Kindness of King’s School community
By Sarah Wood
Since September, families from King's School in Gloucester have been more generous than ever, in providing much needed support to those in the community most affected by the pandemic.
King's School staff, pupils and their families have always embraced opportunities to contribute to the wider Gloucestershire community, and the school has a long history of supporting charitable causes, with both practical assistance and financial help.
Over the last 10 weeks, sixth form pupils have cooked over 500 meals for Gloucester Feed the Hungry, as part of their Future Skills Cookery lessons.
The retiring collections at the remembrance and carol services, together with money raised from a non-school uniform day and Christmas jumper day, have been split between this year's school charities, including Young Gloucestershire. The final total will be just under £5,000.
Alongside fundraising, King's School families have been generous with their donations for shoeboxes filled with gifts for Operation Christmas Child; hats, scarves, gloves and toiletries under the Giving Tree for the Gloucester City Mission; and 10 crates of toys for the Cash for Kids Mission Christmas project..
Pupils have written Christmas cards and recorded a carol concert for residents at St Oswald's Care Home, sung carols at Park View Care Home, hosted a Christmas party for Re-Engage, a charity supporting the elderly in Gloucestershire and sent cards and letters to children in the school's partner school in India.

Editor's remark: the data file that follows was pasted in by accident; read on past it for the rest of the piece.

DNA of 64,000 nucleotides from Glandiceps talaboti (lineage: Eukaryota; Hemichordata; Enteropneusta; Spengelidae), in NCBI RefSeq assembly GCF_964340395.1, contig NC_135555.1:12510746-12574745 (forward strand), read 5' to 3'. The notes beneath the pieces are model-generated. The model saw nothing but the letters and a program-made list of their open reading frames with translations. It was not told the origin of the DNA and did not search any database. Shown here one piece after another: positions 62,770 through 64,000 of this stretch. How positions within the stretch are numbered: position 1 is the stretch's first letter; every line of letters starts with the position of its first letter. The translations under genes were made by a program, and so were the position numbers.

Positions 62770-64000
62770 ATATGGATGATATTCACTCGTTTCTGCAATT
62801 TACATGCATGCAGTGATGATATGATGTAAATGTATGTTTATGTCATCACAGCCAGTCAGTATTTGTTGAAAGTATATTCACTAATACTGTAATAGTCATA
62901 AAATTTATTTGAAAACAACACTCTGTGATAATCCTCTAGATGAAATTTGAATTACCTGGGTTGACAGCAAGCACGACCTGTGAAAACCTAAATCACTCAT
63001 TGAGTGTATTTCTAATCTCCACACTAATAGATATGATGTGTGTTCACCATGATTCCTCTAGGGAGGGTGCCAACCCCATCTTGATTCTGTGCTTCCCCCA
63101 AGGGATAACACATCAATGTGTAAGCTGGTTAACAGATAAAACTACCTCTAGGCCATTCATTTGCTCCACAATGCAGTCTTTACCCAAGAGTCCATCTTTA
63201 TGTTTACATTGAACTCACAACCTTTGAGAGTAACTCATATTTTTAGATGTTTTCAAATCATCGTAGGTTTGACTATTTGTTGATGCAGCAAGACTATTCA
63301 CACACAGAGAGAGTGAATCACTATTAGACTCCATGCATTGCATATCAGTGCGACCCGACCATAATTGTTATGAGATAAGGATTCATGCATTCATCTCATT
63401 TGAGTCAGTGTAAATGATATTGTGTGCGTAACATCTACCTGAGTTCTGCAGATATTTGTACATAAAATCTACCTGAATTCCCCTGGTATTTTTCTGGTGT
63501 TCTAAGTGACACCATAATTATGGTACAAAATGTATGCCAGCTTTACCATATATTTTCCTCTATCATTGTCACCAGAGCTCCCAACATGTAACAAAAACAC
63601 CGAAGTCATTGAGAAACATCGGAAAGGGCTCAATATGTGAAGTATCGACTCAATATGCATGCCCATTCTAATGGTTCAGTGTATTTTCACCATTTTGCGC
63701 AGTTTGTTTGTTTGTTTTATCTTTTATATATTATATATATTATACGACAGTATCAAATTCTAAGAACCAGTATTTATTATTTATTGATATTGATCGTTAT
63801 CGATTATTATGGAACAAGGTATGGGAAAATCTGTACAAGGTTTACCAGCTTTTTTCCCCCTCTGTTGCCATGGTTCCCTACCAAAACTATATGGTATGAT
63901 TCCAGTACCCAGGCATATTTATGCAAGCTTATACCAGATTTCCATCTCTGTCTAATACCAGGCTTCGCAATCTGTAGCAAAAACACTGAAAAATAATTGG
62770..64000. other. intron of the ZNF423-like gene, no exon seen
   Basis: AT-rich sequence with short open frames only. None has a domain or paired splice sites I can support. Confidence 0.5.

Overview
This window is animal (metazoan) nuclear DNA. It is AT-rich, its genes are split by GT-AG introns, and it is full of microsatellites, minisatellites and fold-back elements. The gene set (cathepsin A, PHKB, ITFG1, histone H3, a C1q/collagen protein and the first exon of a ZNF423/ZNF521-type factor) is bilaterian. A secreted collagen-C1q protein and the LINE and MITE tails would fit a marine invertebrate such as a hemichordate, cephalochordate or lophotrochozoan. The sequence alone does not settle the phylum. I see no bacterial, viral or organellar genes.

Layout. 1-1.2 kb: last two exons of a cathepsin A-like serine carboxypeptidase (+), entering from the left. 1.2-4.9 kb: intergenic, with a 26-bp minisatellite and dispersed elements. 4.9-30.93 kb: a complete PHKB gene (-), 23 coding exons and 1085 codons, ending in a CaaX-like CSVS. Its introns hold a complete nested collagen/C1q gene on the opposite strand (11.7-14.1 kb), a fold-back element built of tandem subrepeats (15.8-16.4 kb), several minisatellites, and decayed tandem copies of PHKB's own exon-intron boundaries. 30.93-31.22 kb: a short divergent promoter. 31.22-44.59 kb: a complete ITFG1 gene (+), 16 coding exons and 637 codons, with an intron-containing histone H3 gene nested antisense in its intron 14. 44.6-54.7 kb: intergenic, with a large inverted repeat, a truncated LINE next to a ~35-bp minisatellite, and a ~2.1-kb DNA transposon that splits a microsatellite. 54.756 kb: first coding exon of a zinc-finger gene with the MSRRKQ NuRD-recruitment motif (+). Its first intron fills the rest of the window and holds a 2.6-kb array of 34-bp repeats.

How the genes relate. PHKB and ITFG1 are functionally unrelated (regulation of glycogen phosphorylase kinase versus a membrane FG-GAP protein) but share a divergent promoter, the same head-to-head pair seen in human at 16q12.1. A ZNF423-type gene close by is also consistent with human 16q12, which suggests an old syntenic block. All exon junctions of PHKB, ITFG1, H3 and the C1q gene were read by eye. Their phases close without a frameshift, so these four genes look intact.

In the days before Christmas, the school is working with Venture: White City to provide meals to vulnerable families in Gloucestershire, in a repeat of the summer holiday and activities programme when they cooked 16,000 meals during August.
Next Monday (December 20), the school will host a Christmas party for 50 of the most vulnerable children and their carers in Gloucester. There will be games, songs, a visit from Father Christmas and a lovely Christmas lunch. King's pupils are helping to prepare and serve the meals and King's families have donated a gift for each child.
David Morton, headmaster, said: "I have been overwhelmed by the generosity of our staff, pupils and their families. One of the key aims at King's is to teach pupils to become kind and compassionate and, over the last few weeks, they have recognised the greater needs in the wider Gloucestershire community and responded with enthusiasm and thoughtfulness."
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